A beautiful Frenchwoman is married to an impotent, elderly man, who desperately wants an heir. The husband hires an Englishman to seduce her and impregnate her, which Sebastian does, but not before falling in love.
The book takes place in the post-French Revolution/Napoleonic Era, one of my favorite time periods.
There is a long separation of twenty years, and towards the latter part of the book, something happens which shocked me at the time, because it was so unusual in the tame romances I read. Napoleon plays a big part in the book, too, so that's a major plus for me!
If you can get your hands on it, it's a great, emotional little treasure.
The tale of Purity Jarsy (part I) begins with the the horrors of the French Revolution and ends in France after Napoleon's final defeat. In between weThe tale of Purity Jarsy (part I) begins with the the horrors of the French Revolution and ends in France after Napoleon's final defeat. In between we witness the epic tale of Purity, a woman so beautiful many men desire her, they would ravish her, control her and kill for her...in other words, your basic, page-turning bodice ripper. And it's a good one.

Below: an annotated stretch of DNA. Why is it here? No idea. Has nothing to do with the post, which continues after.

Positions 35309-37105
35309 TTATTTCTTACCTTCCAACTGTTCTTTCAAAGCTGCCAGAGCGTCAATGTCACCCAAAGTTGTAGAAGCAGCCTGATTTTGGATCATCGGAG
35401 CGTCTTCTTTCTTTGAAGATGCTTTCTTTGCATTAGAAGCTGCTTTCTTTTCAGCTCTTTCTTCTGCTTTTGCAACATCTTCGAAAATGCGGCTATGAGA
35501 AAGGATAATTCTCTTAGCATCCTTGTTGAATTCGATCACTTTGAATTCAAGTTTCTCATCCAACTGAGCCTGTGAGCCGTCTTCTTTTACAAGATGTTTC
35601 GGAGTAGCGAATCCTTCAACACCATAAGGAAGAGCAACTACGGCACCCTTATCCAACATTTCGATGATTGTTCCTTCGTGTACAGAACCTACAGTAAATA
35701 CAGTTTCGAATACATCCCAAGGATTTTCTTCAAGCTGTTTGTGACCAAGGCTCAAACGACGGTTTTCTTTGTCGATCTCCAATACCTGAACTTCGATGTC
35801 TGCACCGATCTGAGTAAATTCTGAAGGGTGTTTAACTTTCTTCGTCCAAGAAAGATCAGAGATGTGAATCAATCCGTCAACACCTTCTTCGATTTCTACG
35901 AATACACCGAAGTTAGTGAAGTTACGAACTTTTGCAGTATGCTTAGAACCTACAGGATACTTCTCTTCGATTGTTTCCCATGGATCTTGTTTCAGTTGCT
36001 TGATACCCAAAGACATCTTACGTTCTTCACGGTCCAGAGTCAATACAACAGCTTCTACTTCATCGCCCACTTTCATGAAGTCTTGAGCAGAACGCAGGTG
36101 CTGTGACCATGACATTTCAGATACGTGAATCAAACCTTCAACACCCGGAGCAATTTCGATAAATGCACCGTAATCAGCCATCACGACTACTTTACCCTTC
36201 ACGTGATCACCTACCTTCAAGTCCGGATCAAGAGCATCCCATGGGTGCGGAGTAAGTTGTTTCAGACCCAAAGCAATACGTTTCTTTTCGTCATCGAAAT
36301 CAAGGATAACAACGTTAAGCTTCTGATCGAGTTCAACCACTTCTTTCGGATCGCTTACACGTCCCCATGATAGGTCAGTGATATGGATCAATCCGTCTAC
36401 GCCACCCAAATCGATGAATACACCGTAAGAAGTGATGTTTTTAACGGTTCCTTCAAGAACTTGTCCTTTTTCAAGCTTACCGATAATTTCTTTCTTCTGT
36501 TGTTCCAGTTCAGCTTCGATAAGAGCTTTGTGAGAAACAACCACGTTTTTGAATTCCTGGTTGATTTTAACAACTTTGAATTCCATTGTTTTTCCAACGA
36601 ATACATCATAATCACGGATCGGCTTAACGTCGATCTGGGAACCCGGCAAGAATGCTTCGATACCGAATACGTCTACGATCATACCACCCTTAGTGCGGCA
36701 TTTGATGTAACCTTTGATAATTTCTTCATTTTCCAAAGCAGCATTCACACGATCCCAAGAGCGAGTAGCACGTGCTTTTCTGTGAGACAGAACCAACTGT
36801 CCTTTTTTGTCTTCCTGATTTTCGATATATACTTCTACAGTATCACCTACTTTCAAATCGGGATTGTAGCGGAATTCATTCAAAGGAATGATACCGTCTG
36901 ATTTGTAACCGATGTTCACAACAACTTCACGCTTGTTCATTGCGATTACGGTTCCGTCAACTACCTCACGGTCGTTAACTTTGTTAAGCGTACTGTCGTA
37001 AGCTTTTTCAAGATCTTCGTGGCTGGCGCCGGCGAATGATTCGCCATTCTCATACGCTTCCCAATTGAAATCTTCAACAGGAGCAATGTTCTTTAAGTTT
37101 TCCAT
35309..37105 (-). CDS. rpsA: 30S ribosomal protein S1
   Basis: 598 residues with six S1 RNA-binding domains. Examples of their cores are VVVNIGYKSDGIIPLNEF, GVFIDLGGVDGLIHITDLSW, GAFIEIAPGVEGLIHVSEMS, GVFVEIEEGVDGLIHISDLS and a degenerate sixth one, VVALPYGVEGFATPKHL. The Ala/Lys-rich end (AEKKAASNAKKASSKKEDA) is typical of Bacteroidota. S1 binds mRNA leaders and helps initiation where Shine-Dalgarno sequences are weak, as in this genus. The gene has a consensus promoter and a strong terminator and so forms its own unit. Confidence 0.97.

Janette Seymour was a deft storyteller, quickly pulling me in with Purity witnessing a beautiful encounter of a couple making love and later she sees the macabre slaughters of the Revolution. Purity is left orphaned and shaken in the aftermath.
Mark "You may kiss me--here" Landless is the object of Purity's devotion. Much older than she, he is her appointed guardian, but he also shares a hidden bond with his ward. Mark is a placeholder, we never see through his perspective. He is a scar-faced blue-eyed soldier who duels for Purity's honor, hurts her cruelly and the finally marries her. Her relationship with Mark is one of the weaker parts of the book, but since there are two sequels their romance will undoubtedly develop further.